"The heart of Johnson's argument is something called the Sleeper Curve--a universe of popular entertainment that trends, intellectually speaking, ever upward, so that today's pop-culture consumer has to do more "cognitive work"--making snap decisions and coming up with long-term strategies in role-playing video games, for example, or mastering new virtual environments on the Internet-- than ever before. Johnson makes a compelling case that even today's least nutritional TV junk food–the Joe Millionaires and Survivors so commonly derided as evidence of America's cultural decline--is more complex and stimulating, in terms of plot complexity and the amount of external information viewers need to understand them, than the Love Boats and I Love Lucys that preceded it. When it comes to television, even (perhaps especially) crappy television, Johnson argues, "the content is less interesting than the cognitive work the show elicits from your mind." Johnson's work has been controversial, as befits a writer willing to challenge wisdom so conventional it has ossified into accepted truth. But even the most skeptical readers should be captivated by the intriguing questions Johnson raises, whether or not they choose to accept his answers. --Erica C. Barnett"
• sf textualities:
"So Long Been Dreaming: Postcolonial Science Fiction & Fantasy is an anthology of original new stories by leading African, Asian, South Asian, and Aboriginal authors, as well as North American and British writers of colour. Stories of imagined futures abound in Western writing. Writer and editor Nalo Hopkinson notes that the science fiction/fantasy genre "speaks so much about the experience of being alienated, but contains so little writing by alienated people themselves." It's an oversight that Hopkinson and [Uppinder] Mehan aim to correct with this anthology. The wealth of postcolonial literature has included many who have written insightfully about their pasts and presents. With So Long Been Dreaming they creatively address their futures. With an introduction [actually cover blurb] by Hugo and Nebula Award-winner Samuel R. Delany. Contributors to So Long Been Dreaming are Opal Palmer Adisa, Celu Amberstone, Ven Begamudre, Tobias S. Buckell, Wayde Compton, Andrea Hairston, Maya Khankhoje, Tamai Kobayashi, Larissa Lai, Karin Lowachee, devorah major, Suzette Mayr, Carole McDonnell, Nnedi Okorafor-Mbachu, Eden Robinson, Nisi Shawl, Vandana Singh, Sheree R. Thomas, and Greg van Eekhout. -- Google books."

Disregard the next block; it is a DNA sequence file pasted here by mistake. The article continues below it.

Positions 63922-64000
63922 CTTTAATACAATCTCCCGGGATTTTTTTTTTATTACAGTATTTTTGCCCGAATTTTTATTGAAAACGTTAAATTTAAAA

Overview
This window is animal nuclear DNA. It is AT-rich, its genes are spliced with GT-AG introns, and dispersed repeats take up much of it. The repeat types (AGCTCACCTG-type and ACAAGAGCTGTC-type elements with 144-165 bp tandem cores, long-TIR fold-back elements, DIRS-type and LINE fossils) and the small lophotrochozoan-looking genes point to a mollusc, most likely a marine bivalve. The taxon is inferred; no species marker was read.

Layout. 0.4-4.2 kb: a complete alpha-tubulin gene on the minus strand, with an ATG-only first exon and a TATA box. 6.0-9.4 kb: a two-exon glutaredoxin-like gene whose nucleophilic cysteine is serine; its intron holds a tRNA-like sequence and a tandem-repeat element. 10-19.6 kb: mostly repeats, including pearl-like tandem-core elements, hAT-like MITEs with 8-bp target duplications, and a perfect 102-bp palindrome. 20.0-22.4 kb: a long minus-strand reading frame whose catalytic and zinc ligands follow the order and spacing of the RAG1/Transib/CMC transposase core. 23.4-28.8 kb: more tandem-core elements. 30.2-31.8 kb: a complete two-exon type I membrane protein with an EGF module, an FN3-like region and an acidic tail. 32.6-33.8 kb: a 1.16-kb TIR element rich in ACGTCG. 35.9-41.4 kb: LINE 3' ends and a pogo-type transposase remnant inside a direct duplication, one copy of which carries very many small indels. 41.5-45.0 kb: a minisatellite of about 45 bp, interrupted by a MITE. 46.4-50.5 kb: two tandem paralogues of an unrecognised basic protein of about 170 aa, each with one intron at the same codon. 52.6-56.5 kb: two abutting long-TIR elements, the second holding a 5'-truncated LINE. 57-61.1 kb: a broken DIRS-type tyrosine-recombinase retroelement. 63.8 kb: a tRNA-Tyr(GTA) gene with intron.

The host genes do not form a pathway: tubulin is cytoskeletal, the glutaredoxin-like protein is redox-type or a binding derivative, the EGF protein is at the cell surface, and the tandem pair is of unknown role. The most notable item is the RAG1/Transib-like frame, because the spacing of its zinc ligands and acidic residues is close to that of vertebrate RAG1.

"A perfect introduction for new readers and a must-have for avid fans, this New York Times Notable Book includes “Bloodchild,” winner of both the Hugo and the Nebula awards and “Speech Sounds,” winner of the Hugo Award. Appearing in print for the first time, “Amnesty” is a story of a woman aptly named Noah who works to negotiate the tense and co-dependent relationship between humans and a species of invaders. Also new to this collection is “The Book of Martha” which asks: What would you do if God granted you the ability—and responsibility—to save humanity from itself? -- Seven Stories Press."
"Living in an altered past that never saw the end of the Great Depression, Jeannine, a librarian, is waiting to be married. Joanna lives in a different version of reality: she's a 1970s feminist trying to succeed in a man's world. Janet is from Whileaway, a utopian earth where only women exist. And Jael is a warrior with steel teeth and catlike retractable claws, from an earth with separate-and warring-female and male societies. When these four women meet, the results are startling, outrageous, and subversive. -- Beacon."